As someone who wants the planning system to fulfil its long-term capability to deliver decent homes and communities for everyone, change is of course important. But the truth is government would be much better employed sweating the detail of the barriers in the development process and seeking to address them, and in fixing the resource crisis, than making grand gestures on radical reform.

Five principles of reform

Successful change in planning requires an accurate grasp of the evidence and the setting aside of the mythology around planning practice to provide an accurate assessment of its real capabilities and efficiencies. In this context it’s worth holding on to five core principles that should guide the reform process.


We need to decide whether we want democratic planning in the public interest or a consenting regime simply to enable the market. There’s no getting round this fundamental choice. Much of the reform package we have seen to date is trying to ease out democratic scrutiny, for example on Permitted Development Rights, because its seen as source of ‘delay’. But one person’s delay is another’s due process, so we need to clear what role we see for accountability and scrutiny in the system. For the TCPA, planning must remain democratic to remain legitimate. Representative democracy is messy but important and the great challenge for the future of planning is how decisions can be genuinely participative. If government does not want communities to have any power over their own neighbourhoods they should be honest enough to say so.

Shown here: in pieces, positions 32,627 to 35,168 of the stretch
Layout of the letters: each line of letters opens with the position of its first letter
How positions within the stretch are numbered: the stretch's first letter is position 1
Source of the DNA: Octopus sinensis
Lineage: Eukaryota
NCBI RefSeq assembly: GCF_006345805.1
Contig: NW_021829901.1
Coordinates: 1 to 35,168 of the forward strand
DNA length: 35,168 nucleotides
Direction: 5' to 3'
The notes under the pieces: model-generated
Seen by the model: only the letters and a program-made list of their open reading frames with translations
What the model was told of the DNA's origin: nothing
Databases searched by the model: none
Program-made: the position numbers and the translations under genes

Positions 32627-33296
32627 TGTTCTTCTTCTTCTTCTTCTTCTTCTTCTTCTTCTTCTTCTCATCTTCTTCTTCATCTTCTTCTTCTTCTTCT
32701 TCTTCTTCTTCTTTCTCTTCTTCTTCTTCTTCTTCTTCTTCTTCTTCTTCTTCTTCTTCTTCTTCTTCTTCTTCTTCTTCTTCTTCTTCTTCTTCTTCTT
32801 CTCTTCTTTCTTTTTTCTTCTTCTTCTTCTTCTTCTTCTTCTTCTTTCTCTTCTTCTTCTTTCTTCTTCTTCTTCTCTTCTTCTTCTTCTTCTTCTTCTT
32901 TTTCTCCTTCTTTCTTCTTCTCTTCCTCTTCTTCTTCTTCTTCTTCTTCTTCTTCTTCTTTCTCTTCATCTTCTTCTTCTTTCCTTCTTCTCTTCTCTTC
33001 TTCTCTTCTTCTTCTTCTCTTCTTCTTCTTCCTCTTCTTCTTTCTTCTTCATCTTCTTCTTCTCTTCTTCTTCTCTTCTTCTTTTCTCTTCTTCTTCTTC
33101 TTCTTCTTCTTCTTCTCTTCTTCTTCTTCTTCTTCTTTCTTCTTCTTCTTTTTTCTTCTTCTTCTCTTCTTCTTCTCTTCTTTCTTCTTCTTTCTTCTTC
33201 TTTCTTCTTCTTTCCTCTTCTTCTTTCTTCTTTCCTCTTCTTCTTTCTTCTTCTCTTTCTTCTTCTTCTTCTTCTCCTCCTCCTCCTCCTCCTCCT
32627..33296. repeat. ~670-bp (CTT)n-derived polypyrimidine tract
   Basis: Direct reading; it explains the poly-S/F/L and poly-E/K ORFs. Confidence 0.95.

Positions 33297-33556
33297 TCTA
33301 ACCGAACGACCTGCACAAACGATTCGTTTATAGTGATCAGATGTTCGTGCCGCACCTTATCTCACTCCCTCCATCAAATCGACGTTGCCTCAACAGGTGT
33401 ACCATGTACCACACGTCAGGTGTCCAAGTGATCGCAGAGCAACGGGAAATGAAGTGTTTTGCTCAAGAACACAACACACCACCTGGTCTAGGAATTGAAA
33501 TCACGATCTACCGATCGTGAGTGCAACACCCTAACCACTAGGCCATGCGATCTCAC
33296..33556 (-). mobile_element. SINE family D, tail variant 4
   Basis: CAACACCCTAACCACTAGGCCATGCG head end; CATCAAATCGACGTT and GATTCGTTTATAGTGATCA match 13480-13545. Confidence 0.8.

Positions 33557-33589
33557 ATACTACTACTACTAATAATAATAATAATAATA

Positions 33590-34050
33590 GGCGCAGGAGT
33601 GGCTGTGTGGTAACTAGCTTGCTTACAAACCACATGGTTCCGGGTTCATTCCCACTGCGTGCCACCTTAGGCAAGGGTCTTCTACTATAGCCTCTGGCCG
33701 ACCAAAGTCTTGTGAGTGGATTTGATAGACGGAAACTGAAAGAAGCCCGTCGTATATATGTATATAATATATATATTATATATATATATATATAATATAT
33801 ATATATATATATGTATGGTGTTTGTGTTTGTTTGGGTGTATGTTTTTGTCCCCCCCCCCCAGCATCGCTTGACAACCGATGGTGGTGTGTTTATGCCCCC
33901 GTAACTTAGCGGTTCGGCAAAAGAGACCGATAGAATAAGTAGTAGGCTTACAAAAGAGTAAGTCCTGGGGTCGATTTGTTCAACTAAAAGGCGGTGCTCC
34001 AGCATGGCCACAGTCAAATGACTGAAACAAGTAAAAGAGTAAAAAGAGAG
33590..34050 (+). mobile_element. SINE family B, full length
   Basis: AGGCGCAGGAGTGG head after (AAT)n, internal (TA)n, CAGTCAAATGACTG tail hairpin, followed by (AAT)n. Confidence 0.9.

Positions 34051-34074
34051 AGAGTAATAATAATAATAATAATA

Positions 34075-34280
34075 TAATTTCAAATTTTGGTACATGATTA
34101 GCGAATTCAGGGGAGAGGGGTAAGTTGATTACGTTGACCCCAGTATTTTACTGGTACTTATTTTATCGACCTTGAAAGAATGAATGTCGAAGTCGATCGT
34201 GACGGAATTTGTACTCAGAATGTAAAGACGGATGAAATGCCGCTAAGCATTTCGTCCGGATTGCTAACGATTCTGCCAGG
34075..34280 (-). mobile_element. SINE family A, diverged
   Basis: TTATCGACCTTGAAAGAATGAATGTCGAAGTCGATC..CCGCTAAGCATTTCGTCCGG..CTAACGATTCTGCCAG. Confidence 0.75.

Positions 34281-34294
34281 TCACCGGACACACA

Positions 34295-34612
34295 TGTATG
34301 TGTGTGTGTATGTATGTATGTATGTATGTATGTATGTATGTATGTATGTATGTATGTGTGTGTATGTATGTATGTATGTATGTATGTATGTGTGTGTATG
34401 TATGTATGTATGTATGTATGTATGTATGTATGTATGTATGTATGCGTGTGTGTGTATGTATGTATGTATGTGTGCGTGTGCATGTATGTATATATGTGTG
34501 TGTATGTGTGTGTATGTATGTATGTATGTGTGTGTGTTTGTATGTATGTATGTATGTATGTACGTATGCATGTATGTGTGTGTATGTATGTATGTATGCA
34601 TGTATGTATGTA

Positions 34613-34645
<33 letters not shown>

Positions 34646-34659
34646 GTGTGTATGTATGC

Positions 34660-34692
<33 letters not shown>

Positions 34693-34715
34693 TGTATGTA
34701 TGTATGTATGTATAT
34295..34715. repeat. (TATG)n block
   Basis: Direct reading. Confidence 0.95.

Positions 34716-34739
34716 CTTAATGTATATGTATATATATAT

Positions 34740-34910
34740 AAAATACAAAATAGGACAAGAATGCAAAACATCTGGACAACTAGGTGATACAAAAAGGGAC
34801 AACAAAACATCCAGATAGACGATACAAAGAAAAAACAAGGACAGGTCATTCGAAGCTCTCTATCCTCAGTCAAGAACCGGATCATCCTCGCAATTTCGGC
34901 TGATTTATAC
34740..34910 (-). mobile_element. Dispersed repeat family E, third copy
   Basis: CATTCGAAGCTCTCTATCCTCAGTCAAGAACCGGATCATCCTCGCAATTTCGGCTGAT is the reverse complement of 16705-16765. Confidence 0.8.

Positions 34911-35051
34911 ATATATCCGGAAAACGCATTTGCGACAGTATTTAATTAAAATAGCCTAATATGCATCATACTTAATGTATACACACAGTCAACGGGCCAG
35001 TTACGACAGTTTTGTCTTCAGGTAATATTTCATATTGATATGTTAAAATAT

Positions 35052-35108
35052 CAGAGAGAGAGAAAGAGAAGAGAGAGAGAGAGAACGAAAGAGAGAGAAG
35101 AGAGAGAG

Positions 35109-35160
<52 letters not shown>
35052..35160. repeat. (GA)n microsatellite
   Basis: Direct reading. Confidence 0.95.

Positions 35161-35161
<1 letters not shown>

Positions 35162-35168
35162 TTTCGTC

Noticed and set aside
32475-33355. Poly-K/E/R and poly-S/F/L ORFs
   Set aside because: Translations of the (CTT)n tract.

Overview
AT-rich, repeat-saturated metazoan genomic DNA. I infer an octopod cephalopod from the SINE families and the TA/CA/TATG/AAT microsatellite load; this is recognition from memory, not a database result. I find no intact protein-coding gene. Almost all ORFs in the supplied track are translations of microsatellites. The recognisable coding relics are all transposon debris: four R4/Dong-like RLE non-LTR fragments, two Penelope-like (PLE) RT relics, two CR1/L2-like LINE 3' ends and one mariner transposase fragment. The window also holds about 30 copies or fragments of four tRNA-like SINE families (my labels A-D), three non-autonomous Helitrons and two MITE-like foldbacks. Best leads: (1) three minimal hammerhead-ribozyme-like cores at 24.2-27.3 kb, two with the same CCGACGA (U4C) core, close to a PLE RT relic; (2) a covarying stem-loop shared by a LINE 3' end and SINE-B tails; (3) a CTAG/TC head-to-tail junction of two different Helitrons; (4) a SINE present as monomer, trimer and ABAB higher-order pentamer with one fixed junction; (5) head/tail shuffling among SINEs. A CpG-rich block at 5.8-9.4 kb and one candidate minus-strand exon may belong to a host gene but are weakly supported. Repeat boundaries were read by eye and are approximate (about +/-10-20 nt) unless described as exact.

If we abandon our existing system and replace it with a new and radical zonal approach, as has been the speculation in the media, we will still need to answer the question about what planning is trying to achieve. For the TCPA the purpose of regulating the built environment is about securing the health, safety and well-being of individuals in the wider context of sustainable development. The implication of this objective is that planning will have to be comprehensive. It will need to deal with a wide range of issues from health outcomes, to climate change, from housing standards to energy technology from equality to walkable streets. So, the question for those who want to streamline and simplify the system is which of these considerations should the planning system no longer be concerned with? Planning has to be comprehensive because people and communities have diverse and complex needs.

A strategic approach

One would hope that there is no argument that planning needs to be local; dealing with the issues that matter to people in their homes and neighbourhoods. But for action at the local level to be effective it has to be set in a wider strategic context which simply reflects the reality of how geography works in a small nation. Creating a narrative which runs between a national plan to regional tiers and local delivery is vital. And this will be a key test of whether government is serious about a compelling development narrative for the nation.